For more guidance, check out our blog post: Hiring a Foreign Caregiver? Here are Some Tips for Hiring the Right Person
Hiring a Caregiver
All foreign caregivers and employers must be registered with a tagid throughout the employment period. You are free to work with whatever tagid you choose. The tagid will be responsible for brokering the employment relationship including applying for/renewing a visa, negotiating the terms of the employment agreement, securing health insurance and the like. The tagid is also obligated to make periodic home visits and help resolve any issues that arise between the employer and his/her caregiver.
For its services, the tagid charges a registration fee of ILS 2,000 plus a fee of ILS 70 per month. These fees will apply whether you hired someone from the tagid’s database or found someone on your own.
Keep in Mind: A nursing care agency (chevrat siyud) is not the same as a tagid! Nursing care agencies work with individuals receiving a long-term care benefit from Bituach Leumi (gimlat siyud), colloquially referred to as Bituach Leumi “hours”. The nursing care agency serves to connect finances between Bituach Leumi and the caregiver: your Bituach Leumi benefit is deposited directly with the agency and the agency in turn pays a part of the caregiver’s salary and benefits, provides a monthly payslip (“tlush”) and in general stays in touch with the family regarding issues with the caregiver. The agency’s fee for its services is deducted directly from the Bituach Leumi payment.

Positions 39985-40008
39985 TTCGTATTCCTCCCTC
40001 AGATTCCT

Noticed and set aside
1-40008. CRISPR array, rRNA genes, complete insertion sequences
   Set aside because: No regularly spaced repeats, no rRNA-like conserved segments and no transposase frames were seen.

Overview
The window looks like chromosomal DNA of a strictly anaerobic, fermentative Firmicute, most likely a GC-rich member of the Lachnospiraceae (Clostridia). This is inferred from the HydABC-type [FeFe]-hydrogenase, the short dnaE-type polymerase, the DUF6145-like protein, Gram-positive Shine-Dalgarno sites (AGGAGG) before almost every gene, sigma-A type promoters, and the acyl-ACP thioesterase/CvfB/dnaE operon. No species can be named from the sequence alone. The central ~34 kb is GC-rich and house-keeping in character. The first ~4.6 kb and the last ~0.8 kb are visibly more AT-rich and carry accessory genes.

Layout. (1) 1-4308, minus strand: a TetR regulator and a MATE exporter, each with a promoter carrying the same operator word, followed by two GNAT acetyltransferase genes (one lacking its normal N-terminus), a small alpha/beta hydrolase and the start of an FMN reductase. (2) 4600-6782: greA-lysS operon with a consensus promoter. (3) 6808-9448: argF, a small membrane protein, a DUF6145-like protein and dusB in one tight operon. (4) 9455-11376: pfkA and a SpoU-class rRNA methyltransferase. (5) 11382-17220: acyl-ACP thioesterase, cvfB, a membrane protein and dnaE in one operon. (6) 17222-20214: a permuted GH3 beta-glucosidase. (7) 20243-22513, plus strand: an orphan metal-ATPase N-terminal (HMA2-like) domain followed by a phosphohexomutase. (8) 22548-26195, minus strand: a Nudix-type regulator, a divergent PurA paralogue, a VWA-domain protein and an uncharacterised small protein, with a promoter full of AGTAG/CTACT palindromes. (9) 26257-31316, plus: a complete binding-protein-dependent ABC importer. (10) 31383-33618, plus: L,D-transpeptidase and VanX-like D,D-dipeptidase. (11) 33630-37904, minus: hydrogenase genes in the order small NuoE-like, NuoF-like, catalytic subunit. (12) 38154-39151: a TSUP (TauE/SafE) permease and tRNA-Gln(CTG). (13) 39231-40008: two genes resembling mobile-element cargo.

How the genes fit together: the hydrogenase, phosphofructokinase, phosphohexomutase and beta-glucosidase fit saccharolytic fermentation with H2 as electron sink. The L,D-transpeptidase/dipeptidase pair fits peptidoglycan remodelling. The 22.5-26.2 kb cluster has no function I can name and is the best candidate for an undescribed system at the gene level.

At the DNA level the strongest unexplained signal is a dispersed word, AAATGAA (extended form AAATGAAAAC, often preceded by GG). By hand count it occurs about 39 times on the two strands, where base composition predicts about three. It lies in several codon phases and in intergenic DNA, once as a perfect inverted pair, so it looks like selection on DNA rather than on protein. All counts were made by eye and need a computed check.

You are not required to work with a nursing care agency! Bituach Leumi gives you the option of receiving the gimlat siyud benefit in hours via an agency or directly as a cash benefit.
Employing a Foreign Caregiver
Hiring a live-in foreign caregiver means becoming an employer under Israeli law, meaning you will need to obtain the required permits and abide by certain employment laws. You will find detailed information on foreign caregiver compensation on our blog post: Confused About How to Budget for a Live-In Foreign Caregiver? Here are the Nuts and Bolts. Here are some of the main things to be aware of:
You must provide the foreign caregiver reasonable housing arrangements with appropriate privacy and personal space. A social worker on behalf of the tagid is obligated to examine the living arrangement to determine suitability.
Like any employment relationship, salary is negotiated between the employer and the caregiver and will factor in the availability of caregivers in the market, the caregiver’s experience, the needs of the employer, if the employer is living alone or with a spouse/partner, the location of the employer etc. The base salary (including a weekly cash advance, typically ILS 100/week, referred to as “pocket money”), however, must be at least equivalent to the Israeli minimum wage. As of 1 April 2023, the Israeli minimum wage is ILS 5572/month.